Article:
Medline ® Abstract for Reference 126
of 'Adjuvant chemotherapy for resected stage II colon cancer'
Individualized prediction of colon cancer recurrence using a nomogram.
Weiser MR, Landmann RG, Kattan MW, Gonen M, Shia J, Chou J, Paty PB, Guillem JG, Temple LK, Schrag D, Saltz LB, Wong WD
J Clin Oncol. 2008;26(3):380.
PURPOSE: Estimates of recurrence after curative colon cancer surgery are integral to patient care, forming the basis of cancer staging and treatment planning. The categoric staging system of the American Joint Committee on Cancer (AJCC) is commonly used to convey risk by grouping patients based on anatomic elements. Although easy to implement, there remains significant heterogeneity within each stage grouping. In the era of multimodality treatment, a more refined tool is needed to predict recurrence.
METHODS: An institutional database of 1,320 patients with nonmetastatic colon cancer was used to develop a nomogram to estimate recurrence after curative surgery. Prognostic factors were assessed with multivariable analysis using Cox regression, whereas nonlinear continuous variables were modeled with cubic splines. The model was internally validated with bootstrapping, and performance was assessed by concordance index and a calibration curve.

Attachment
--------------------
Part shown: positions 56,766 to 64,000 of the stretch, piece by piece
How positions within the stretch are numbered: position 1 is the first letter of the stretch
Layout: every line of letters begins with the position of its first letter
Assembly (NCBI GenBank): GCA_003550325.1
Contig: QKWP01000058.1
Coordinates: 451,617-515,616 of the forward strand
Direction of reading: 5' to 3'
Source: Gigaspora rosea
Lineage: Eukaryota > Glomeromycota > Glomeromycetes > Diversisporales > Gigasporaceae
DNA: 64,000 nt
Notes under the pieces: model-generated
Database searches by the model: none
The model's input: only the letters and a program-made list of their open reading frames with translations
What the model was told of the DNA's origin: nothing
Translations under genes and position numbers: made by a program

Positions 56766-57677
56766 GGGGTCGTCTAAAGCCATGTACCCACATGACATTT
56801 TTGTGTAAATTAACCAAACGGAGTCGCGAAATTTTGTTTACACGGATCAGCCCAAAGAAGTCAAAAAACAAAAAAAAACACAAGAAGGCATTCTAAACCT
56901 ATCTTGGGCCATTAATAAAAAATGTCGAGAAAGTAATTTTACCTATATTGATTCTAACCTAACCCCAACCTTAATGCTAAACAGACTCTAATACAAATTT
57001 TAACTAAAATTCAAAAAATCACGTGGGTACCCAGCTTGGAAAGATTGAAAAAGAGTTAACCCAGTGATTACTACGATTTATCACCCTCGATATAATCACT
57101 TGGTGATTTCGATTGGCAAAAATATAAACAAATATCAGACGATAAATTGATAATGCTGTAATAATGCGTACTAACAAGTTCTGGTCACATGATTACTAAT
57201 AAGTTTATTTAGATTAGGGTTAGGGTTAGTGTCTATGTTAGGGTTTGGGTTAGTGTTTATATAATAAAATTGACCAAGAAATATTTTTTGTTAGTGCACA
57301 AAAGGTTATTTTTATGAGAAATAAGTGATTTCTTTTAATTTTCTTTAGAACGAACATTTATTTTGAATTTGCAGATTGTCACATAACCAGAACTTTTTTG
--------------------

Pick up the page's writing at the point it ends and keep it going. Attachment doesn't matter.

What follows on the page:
RESULTS: The colon cancer recurrence nomogram predicted relapse with a concordance index of 0.77, improving on the stratification provided by either the AJCC fifth or sixth staging scheme. Factors in the model included patient age, tumor location, preoperative carcinoembryonic antigen, T stage, numbers of positive and negative lymph nodes, lymphovascular invasion, perineural invasion, and use of postoperative chemotherapy.
CONCLUSION: Using common clinicopathologic factors, the recurrence nomogram is better able to account for tumor and patient heterogeneity, thereby providing a more individualized outcome prognostication than that afforded by the AJCC categoric system. By identifying both the high- and low-risk patients within any particular stage, the nomogram is expected to aid in treatment planning and future trial design.
Department of Surgery, Memorial Sloan-Kettering Cancer Center, 1275 York Ave, New York, NY 10021, USA. email@example.com